Got a lovely special delivery the other day –
Doesn’t it look fantastic? Yes, but what do Dunedin Scarfie flats have to do with Joanna Preston, Tasmanaut Poet? Quite simply, they’ve included a poem of mine in it: Visit to Nicky’s House.
The story goes back a way. I originally wrote the poem for the anthology Under Flagstaff: an Anthology of Dunedin Poetry, which University of Otago Press brought out back in 2004. While it’s true that I have never lived in Dunedin, my sister-in-law (the eponymous Nicky of the poem’s title) did, and lived in student digs throughout her academic years. She still works at the university, as does her partner. And my in-laws (her parents) were also students in Dunedin, so it could fairly be said that I married into a family with strong roots in Otago University. I have heard mannnny many many stories about scarfie life. And given that I met my own husband while we were both living on campus at university in Sydney (shout out to Goldstein College at UNSW!) it’s not a world with which I was unfamiliar. So having that background, and having very fresh memories of the incident in question (or possibly just having been sufficiently scarred by the event in question for it to still seem fresh) I was able to write the poem, and editors Robin Law and Heather Murray accepted it for the anthology.
Forward to late 2009, and I get an email message from someone who had read the poem, liked it, and wanted to find out what I knew about scarfie flats, and what had prompted the lines in the poem that talk about the fact that their names (and the myths, legends, lies, rumours and very occasional True Histories of said places and names) were passed on from generation to generation. The person in question was Sarah Gallagher, so I answered as best I could, passed her contact details on to my sister-in-law, and more or less forgot about it.
Scroll forward nine years, and Sarah got back in touch to say that the book she’d been working on about the scarfie flats was going to be published, and to ask if they could reprint my poem in it. I said yes, sounds great; we had a bit of back and forth making sure OUP were happy for it to be reprinted, that sort of thing, and then I forgot about it again.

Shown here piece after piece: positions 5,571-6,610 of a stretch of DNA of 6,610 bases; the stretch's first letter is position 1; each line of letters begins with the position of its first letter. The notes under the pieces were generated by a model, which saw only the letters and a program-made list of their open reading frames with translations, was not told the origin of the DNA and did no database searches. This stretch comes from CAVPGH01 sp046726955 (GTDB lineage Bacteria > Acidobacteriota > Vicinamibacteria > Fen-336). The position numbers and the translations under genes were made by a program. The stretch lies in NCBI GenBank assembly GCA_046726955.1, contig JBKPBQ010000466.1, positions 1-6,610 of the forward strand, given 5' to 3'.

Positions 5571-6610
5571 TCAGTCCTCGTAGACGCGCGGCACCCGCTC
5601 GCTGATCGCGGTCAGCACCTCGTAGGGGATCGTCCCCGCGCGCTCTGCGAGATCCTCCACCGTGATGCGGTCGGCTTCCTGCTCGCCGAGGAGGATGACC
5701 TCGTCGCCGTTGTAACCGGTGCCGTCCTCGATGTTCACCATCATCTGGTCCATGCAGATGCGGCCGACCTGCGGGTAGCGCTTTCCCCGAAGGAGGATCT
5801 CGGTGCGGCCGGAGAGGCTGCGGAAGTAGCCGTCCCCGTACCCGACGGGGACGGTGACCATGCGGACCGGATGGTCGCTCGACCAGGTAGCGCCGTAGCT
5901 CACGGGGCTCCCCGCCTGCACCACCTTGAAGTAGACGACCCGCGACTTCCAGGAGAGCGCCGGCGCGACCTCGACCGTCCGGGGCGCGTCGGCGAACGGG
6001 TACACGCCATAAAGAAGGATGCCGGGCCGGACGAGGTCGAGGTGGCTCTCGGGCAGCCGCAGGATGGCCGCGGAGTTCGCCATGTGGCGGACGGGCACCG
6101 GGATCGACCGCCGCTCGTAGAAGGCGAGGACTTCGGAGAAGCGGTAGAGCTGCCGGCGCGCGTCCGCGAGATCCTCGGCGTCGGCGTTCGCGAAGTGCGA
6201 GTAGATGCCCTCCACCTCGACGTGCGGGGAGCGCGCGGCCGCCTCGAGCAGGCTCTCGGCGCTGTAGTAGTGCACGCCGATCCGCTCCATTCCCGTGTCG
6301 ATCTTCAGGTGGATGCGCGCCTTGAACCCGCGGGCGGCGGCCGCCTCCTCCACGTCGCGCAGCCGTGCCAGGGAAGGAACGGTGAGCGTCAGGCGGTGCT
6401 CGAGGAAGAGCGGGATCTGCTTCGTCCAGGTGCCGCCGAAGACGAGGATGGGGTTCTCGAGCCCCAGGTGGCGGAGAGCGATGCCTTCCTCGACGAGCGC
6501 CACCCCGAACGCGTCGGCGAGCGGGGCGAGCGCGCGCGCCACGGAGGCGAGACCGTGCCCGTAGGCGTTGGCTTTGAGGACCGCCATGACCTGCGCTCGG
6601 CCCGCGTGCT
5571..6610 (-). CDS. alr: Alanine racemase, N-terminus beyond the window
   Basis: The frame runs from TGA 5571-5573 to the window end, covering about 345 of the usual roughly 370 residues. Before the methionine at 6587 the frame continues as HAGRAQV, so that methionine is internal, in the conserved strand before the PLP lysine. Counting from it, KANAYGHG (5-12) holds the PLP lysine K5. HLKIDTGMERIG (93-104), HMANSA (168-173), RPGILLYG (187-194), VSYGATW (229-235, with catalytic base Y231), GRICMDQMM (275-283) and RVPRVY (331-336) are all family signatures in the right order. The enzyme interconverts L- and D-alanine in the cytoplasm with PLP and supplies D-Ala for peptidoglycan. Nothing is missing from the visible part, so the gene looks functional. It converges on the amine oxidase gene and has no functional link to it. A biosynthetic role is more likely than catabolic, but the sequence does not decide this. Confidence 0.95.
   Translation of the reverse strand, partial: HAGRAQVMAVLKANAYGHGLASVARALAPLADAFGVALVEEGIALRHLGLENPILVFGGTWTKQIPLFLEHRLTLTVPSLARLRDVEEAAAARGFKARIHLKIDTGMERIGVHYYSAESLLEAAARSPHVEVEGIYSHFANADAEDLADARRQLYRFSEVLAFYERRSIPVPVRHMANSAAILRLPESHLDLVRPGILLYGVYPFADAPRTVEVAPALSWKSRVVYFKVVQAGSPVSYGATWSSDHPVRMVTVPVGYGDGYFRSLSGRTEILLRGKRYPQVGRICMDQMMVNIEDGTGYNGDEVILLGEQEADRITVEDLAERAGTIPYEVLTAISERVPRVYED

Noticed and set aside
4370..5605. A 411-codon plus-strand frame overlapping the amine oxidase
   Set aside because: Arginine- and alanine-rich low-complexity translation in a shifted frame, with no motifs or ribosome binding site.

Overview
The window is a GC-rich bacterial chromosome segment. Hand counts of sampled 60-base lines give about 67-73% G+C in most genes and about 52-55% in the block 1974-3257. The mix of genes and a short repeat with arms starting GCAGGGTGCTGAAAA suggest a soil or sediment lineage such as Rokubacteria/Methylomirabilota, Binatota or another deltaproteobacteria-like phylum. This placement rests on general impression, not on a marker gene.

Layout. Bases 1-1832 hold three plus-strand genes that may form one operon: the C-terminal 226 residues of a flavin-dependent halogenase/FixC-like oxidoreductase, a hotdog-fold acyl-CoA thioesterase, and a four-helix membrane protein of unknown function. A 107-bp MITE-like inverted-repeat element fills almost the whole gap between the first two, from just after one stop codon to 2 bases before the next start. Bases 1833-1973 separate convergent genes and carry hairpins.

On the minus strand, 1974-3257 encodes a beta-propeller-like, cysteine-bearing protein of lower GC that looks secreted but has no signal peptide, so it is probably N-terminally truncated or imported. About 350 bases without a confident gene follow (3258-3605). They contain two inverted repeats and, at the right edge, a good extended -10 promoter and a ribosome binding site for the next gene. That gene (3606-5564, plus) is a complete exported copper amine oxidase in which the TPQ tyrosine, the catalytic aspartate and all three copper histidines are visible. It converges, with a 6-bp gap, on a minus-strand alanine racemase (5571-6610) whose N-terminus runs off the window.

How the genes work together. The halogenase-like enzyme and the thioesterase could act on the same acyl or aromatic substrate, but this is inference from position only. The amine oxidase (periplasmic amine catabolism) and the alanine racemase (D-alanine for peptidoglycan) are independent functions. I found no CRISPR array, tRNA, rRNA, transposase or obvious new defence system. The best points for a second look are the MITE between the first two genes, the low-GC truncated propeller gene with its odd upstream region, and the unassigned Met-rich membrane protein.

Then in the wee small hours of Tuesday morning (I think … or possibly the day before?) I dimly heard the sound of a courier somewhere near our house, and sure enough, there was a lovely parcel sitting in the mail box. It was big, and heavy, and obviously a book. And I had a wild thought flash across my frontal lobes about what it could be …
It’s a beautiful book. Big, bold, full of pictures and stories and history. Very Dunedin. Go check Sarah’s website (www.dunedinflatnames.co.nz), then race down to your local purveyor of books to get your hands on a copy. Part of the reason this post has taken so long to get published is because I keep dipping into it (the book, not the post), and getting thoroughly absorbed. If you ever had anything to do with Dunedin in your youth, or even if you just feel a faint kinship to, or curiosity about, student life and culture in the Edinburgh of the South … look, just go out and get hold of a copy. It is a glorious beast indeed.
Scarfie Flats of Dunedin
by Sarah Gallagher with Ian Chapman
Published by Imagination Press
Hardcover, 240 pp